What Scares Prog Legends Goblin Even More Than Miami Clubs?
In which Goblin likes some movie with John Travolta, apparently.
Photos by Fernando "Holiday" Vargas
In Miami, we don’t get as many cool acts as the rest of the country. Many bands see it as a gargantuan hassle to make it down to South Florida, as it is not on the way to anywhere else in the country and is generally an expensive detour. Which makes all the more gratifying when a more niche act like Italian horror soundtrack prog legends Goblin does make it out to the 305. Especially because I have no idea who the fuck in Miami would be a Goblin fan. Even though the band was playing at Grand Central, one of the few clubs in the city invested in getting people to go to see music that isn't an arena show or a club DJ, it was still playing at a venue that captures the charm of South Beach, which means overpriced entry fees, artificially lengthened lines to get in, and 15 dollar drinks. Who was the Miami demographic for a motherfucking Goblin show?
For me, Goblin and the Dario Argento films they scored were a high school and college obsession, fueled by, well, weed. I would play Goblin’s theme for Suspiria on repeat, but as I got older and stopped doing the reefer, Argento’s drawn out, incomprehensible stories got harder and harder to sit through. Still, when I heard Goblin was coming to town a wave of nostalgia washed over me. I showed up before the club opened so I could interview the band, but it turned out I wasn't alone in my early arrival.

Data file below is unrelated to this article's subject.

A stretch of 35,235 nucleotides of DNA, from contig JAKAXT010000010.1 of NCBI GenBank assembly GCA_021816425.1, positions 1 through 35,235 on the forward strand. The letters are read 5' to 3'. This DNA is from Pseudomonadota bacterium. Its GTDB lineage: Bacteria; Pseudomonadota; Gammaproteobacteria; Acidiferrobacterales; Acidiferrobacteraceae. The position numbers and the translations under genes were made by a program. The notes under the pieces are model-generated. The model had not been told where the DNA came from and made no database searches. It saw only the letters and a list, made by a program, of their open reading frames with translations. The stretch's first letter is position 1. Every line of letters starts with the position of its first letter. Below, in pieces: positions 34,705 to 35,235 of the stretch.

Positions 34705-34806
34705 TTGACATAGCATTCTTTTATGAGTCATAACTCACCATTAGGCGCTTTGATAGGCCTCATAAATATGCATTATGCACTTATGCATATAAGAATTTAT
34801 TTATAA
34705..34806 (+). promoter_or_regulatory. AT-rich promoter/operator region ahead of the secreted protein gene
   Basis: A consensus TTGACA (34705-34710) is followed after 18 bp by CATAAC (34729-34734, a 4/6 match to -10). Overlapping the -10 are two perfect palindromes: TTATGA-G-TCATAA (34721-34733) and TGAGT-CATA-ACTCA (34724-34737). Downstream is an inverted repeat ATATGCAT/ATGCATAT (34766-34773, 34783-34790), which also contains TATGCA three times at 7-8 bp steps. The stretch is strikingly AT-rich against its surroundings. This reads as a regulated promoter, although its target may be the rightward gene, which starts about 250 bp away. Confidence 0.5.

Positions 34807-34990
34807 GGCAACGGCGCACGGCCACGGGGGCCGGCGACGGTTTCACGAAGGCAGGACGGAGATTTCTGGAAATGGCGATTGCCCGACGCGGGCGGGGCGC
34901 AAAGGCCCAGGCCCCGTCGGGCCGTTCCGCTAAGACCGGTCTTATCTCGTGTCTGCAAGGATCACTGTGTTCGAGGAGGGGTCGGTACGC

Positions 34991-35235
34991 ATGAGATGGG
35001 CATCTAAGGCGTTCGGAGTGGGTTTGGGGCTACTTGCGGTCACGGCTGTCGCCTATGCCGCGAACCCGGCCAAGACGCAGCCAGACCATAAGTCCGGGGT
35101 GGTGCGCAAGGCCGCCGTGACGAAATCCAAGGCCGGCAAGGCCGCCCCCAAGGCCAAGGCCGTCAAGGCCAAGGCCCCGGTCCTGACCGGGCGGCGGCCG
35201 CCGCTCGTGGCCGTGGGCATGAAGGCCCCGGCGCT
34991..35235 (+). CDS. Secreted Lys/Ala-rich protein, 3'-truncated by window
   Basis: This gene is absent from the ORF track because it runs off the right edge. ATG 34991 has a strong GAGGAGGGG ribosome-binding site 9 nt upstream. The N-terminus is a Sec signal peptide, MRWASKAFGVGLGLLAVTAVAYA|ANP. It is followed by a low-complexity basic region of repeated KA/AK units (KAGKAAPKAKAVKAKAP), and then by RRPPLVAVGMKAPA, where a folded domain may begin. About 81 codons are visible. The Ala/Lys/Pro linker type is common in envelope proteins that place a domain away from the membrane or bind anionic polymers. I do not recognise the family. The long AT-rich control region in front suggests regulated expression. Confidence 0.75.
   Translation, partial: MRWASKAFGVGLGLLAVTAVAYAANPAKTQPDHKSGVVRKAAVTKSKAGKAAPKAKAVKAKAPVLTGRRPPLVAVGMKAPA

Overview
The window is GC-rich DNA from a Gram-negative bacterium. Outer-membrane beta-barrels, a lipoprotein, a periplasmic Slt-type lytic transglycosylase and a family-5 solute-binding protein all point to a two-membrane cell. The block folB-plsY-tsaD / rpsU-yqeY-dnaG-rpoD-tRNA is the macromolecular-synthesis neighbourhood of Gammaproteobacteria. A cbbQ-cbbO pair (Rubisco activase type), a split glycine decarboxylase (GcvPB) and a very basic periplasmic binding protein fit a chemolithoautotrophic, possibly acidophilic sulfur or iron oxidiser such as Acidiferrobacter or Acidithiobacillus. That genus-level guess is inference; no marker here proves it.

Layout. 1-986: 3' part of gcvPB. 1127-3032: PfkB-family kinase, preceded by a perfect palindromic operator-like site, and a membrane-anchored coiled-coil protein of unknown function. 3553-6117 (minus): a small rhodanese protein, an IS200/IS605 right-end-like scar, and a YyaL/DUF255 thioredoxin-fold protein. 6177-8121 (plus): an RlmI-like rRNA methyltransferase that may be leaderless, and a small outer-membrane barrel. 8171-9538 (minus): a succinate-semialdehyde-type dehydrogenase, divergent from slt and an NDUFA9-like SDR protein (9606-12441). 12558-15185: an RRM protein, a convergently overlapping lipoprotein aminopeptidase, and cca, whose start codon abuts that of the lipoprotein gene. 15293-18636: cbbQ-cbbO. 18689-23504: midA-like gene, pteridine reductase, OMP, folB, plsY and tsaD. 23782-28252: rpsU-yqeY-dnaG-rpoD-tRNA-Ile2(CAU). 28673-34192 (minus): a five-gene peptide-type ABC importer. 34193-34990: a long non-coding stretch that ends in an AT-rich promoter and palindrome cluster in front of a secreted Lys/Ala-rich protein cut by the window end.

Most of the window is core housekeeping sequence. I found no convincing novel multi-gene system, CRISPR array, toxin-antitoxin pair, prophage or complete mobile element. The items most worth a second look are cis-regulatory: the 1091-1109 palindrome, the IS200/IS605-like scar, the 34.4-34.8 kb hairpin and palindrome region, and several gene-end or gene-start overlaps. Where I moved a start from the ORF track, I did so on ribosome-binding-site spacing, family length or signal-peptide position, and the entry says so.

With a premium ticket ($60+), fans could watch the band soundcheck and participate in a meet and greet. There were about 30 of these people, all wearing some kind of Goblin merch: a few young twenty-somethings, some high schoolers from Naples (Florida, not the band's home country), a gaggle of neckbeards, and a peppering of old school biker bros. While it was tempting to think of myself as above all that nerdy shit, I soon recognized that these people, all of these people, even in their full comic book convention glory, were my people. I soon found myself geeking out with them about my favorite Argento flicks and Goblin cuts, talking about how fucking stupid that shout out to Suspiria in Juno was.
I mostly hung with the high schoolers from Naples: Kira and her sister Tiffany somehow, at their young age, grew up adoring Goblin. Tiffany was even subtly dolling herself up more and more as she waited to meet the band. She had brought two posters and a CD to be signed, and was going through her purse to search for as many signable items as possible. She settled on her lipstick case.
I was also able to view Goblin doing a kickass soundcheck with “Tenebre.” They were maxing out the distortion on the guitar and flooding the room with as much noise as possible. More casual fans might recognize this as the sample from Justice’s “Phantoms Part 1 +2.”
I wondered how a band would make the transition from scoring a movie to a live show, and I was curious what the band was trying to get out of the audience. Before the show, I asked original keyboardist Maurizio Guarini, the only English-speaking member of the band's original lineup, if the band was trying to scare the audience: “No. We are not trying to scare anyone,” he responded. “Our main goal is just to replicate that feeling of watching the movies for our fans. We just want them to be in that space again.”
The atmospheric, groovy rock and roll was never really ‘scary’ anyways, and more fun than anything. I remembered that I have never really been scared by an Argento film, and I don’t really think that’s what people want out of the movies. “We see it as an exchange of energies,” Maurizio continued. “It is never just us playing. We give to the audience, and they give back to us. That is performing.”